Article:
What got you into BMW? If you’re like more than a few of us, grainy videos of old DTM races may have played a role. In those videos, the E30 M3 can be appreciated in its natural environment, dominating the competition on circuits in Germany and the rest of Europe. Before DTM become a sensation during the 1980s when BMW three times (once the 635CSi and twice with the E30 M3), though, it was preceded by DRM, or Deutsche Rennsport Meisterschaft. Established in 1972, DRM is considered the precursor or predecessor of DTM, and initiated competition between the likes of BMW, Porsche, Ford, and others.
Although Zakspeed initially dominated DRM competition with the Ford Capri and Escort, Schnitzer Motorsport won the championship in 1978 with a BMW E21 320i Turbo. Porsche would follow up on that success in 1979 with the 935 K3, and within a few years, DTM began in 1984, with FIA Group A cars taking the place of the previous Group 5 and Group C cars. DTM went on to become a showcase of competition between BMW and Mercedes-Benz, and ushered in the creation of cars like the E30 M3 Evolution and its subsequent iterations along with its chief competitor, the Mercedes-Benz 190E Evolution.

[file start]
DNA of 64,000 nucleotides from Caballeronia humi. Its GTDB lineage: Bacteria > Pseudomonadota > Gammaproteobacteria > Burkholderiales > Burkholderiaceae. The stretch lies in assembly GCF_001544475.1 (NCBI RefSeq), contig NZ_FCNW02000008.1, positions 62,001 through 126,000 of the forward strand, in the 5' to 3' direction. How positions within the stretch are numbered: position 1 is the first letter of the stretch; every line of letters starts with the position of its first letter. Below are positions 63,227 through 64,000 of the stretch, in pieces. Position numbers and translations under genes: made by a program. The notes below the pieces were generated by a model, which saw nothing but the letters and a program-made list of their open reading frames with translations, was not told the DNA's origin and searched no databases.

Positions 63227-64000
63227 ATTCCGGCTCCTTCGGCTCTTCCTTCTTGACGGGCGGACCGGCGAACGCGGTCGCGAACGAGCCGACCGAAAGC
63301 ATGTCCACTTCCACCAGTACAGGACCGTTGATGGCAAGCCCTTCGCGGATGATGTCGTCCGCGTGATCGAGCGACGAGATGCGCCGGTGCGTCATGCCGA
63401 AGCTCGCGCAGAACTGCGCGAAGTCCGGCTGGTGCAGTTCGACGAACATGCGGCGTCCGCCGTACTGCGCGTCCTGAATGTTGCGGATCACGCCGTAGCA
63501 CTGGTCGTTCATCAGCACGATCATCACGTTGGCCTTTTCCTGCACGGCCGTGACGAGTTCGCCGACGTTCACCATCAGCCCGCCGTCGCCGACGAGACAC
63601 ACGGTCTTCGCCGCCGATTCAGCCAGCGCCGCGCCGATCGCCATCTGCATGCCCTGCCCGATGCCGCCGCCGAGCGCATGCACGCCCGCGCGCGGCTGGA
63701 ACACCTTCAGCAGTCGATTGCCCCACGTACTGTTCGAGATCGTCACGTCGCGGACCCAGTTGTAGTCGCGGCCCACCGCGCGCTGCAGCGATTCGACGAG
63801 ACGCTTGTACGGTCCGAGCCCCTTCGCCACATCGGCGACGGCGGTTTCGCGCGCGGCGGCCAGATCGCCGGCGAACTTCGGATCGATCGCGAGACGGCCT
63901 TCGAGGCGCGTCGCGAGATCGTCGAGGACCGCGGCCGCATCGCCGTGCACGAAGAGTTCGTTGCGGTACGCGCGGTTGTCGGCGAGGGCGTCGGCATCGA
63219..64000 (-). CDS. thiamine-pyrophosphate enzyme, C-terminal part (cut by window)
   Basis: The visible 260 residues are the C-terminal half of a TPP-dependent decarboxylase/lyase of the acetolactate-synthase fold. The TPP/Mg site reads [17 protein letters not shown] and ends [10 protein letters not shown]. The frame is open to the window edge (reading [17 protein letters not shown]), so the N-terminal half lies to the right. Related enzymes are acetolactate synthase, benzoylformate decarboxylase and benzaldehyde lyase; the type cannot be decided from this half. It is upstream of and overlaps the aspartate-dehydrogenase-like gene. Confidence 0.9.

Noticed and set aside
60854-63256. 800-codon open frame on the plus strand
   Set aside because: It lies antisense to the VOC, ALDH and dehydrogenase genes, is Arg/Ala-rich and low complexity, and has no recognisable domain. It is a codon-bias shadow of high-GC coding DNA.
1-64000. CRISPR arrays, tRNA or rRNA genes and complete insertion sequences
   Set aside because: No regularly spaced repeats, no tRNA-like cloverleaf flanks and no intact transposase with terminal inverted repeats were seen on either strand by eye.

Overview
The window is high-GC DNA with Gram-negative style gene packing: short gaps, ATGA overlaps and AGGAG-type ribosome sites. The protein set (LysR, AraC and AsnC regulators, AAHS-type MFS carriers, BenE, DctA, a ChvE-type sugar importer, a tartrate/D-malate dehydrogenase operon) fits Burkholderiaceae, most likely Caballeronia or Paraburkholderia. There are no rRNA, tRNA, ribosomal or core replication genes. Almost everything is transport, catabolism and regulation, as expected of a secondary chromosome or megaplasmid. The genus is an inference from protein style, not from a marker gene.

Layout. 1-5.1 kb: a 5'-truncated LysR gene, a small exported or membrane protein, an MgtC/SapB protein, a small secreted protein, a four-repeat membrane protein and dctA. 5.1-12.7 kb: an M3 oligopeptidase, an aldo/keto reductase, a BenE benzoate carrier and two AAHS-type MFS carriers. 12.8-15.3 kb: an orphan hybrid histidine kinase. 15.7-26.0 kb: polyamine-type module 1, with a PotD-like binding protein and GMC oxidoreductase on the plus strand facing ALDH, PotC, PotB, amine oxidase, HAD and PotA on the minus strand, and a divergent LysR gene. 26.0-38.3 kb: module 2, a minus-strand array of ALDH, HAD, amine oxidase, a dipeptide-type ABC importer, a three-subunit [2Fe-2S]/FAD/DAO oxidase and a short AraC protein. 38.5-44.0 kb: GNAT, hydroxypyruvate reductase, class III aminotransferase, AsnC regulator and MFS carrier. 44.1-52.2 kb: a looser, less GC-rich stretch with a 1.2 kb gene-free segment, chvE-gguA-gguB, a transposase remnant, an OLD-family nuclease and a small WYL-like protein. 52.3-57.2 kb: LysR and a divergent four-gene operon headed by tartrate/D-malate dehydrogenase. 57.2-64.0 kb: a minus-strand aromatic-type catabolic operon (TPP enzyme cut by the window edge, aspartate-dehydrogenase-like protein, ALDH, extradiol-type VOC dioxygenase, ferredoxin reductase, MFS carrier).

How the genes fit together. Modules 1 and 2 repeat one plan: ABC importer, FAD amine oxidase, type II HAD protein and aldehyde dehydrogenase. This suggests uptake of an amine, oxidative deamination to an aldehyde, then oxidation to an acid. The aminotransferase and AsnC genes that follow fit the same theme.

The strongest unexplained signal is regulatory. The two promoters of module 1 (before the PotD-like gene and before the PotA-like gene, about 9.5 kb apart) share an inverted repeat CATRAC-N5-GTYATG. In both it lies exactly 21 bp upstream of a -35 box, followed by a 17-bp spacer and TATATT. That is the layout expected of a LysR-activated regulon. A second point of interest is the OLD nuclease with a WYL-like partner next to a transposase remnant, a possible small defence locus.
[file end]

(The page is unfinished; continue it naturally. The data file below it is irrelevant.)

It all started in the 1970s with DRM though, and at the beginning of this month, the DRM Revival was held at the Red Bull Ring in Spielberg, Austria by DTM Classic. BMW Classic was there, along with BMW Motorsport architects including Jochen Neerpasch and racing driver Marc Surer. Also on hand was the BMW Junior Team, made up of drivers Dan Harper, Max Hesse, and Neil Verhagen. Surer raced the 1977 BMW 320 Group 5, which was finished in the same BMW Junior Team Design it wore during the late 1970s, and BMW Classic interviewed Surer along with Harald Grohs, another former BMW DTM racing driver, among others.
Check out the video for all of the highlights of the weekend, and a taste of the kind of racing action that effectively put BMW on the map.—Alex Tock
[Photos and video courtesy BMW AG.]